Reproducible, Reusable, and Robust Reinforcement Learning (Professor Joelle Pineau)
I was sad to miss this talk, but lots of people told me it was great so I’ve bookmarked it to watch later.
Investigations into the Human-AI Trust Phenomenon (Professor Ayanna Howard)
A few interesting points in this talk:
- Children are unpredictable, and working with data generated from experiments with children can be hard. (for example, children will often try to win at games in unexpected ways)
- Automated vision isn’t perfect, but in many cases it’s better than the existing baseline (having a human record certain measurements) and can be very useful.
- Having robots show sadness or disappointment turns out to be much more effective than anger for changing a child’s behaviour.
- Humans seem to inherently trust robots!
Two cool experiments:
To what extent would people trust a robot in a high-stakes emergency situation?
A research subject is led into a room by a robot, for a yet-to-be-defined experiment. The room fills with smoke, and the subject goes to leave the building. On the way out, the same robot is indicating a direction. Will the subject follow the robot?
It turns out that, yes, almost all of the time, the subject follows the robot.
What about if the robot, when initially leading the subject to the room, makes a mistake and has to be corrected by another human?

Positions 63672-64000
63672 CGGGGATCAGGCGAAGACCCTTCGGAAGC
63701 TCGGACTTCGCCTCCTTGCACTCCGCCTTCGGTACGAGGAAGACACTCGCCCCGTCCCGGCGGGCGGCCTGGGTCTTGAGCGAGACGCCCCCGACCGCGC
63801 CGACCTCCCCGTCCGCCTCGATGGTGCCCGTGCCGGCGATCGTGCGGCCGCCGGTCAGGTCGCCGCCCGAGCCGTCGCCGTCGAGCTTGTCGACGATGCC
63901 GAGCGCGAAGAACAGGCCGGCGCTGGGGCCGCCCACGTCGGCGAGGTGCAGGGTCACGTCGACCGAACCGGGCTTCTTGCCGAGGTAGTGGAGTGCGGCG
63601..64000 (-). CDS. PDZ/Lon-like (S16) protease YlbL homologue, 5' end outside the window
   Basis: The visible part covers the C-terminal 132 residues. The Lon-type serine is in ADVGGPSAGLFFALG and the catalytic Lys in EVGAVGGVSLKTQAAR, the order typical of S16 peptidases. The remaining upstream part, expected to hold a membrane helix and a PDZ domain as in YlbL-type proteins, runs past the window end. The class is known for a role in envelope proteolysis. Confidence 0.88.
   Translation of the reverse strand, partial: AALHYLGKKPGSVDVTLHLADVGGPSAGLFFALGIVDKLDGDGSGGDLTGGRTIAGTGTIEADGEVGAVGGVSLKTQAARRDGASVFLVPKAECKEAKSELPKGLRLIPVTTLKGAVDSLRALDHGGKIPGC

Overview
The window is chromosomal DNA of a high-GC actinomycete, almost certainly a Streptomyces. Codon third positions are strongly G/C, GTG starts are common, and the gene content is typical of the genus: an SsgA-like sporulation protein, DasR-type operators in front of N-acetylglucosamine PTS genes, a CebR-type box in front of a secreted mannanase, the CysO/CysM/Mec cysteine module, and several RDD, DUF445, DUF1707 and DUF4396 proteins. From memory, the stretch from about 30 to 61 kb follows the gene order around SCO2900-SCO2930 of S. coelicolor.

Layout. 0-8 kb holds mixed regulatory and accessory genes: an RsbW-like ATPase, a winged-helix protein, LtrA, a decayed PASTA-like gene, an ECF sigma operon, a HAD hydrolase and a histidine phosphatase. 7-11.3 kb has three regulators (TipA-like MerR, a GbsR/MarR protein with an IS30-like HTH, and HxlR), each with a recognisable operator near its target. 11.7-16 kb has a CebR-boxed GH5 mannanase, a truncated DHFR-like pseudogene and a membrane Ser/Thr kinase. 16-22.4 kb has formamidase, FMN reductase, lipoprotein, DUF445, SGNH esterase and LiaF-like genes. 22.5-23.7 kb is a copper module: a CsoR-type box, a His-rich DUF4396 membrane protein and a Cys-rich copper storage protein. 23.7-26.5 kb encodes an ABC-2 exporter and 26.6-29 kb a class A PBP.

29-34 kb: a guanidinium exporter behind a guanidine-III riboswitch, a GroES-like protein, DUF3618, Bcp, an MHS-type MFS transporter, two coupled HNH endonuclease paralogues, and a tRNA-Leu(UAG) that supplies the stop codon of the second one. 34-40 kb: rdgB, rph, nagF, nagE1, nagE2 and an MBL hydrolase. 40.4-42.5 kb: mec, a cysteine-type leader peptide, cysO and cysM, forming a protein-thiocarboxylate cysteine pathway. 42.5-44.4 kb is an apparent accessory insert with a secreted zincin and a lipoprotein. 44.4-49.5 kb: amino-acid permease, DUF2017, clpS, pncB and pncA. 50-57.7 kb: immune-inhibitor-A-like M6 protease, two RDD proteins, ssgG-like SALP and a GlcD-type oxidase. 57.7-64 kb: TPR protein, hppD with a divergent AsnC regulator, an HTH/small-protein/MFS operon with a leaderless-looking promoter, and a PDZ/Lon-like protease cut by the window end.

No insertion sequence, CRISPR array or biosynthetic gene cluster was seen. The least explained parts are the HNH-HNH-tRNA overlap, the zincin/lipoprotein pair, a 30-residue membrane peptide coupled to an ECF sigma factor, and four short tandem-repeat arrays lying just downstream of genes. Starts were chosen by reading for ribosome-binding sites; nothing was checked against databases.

Again, surprisingly, the subject still follows the robot in the emergency situation that follows.
The point at which this stopped being true was when they had the robot point to obviously wrong directions (e.g. asking the subject to climb over some furniture).
This research has some interesting conclusions, but I’m not completely convinced. For one, based on the videos of the ’emergency situation’, it seems unlikely that any of the subjects would have believed the emergency situation to be genuine. The smoke is extremely localised, and the ‘exit’ just leads into another room. It seems far more likely to me that the subjects were trying to infer the researchers’ intentions for the study and decided to follow the robot since that was probably what they were meant to do.
Unfortunately this turns out to be because their ethics committee wouldn’t give them approval to run a more realistic version of the study in a separate building, which is a real shame. More on this study in the the paper, or in this longer write-up.
Does racism and sexism apply to people’s perception of robots?
Say we program a robot to perform a certain sequence of behaviours, and then ask someone to interpret the robot’s intention behind that behaviour. Will their interpretation be affected by a robot’s ‘race’ or ‘gender’?
It turns out that, yes, it is. For example, when primed to be aware of the ‘race’ of a robot, subjects are more likely to interpret the behaviour as angry when the robot is black than when the robot is white.
But when humans are not primed to pay attention to race (and just shown robots with different colours), the effect disappears. Paper here.
Full video of the talk below.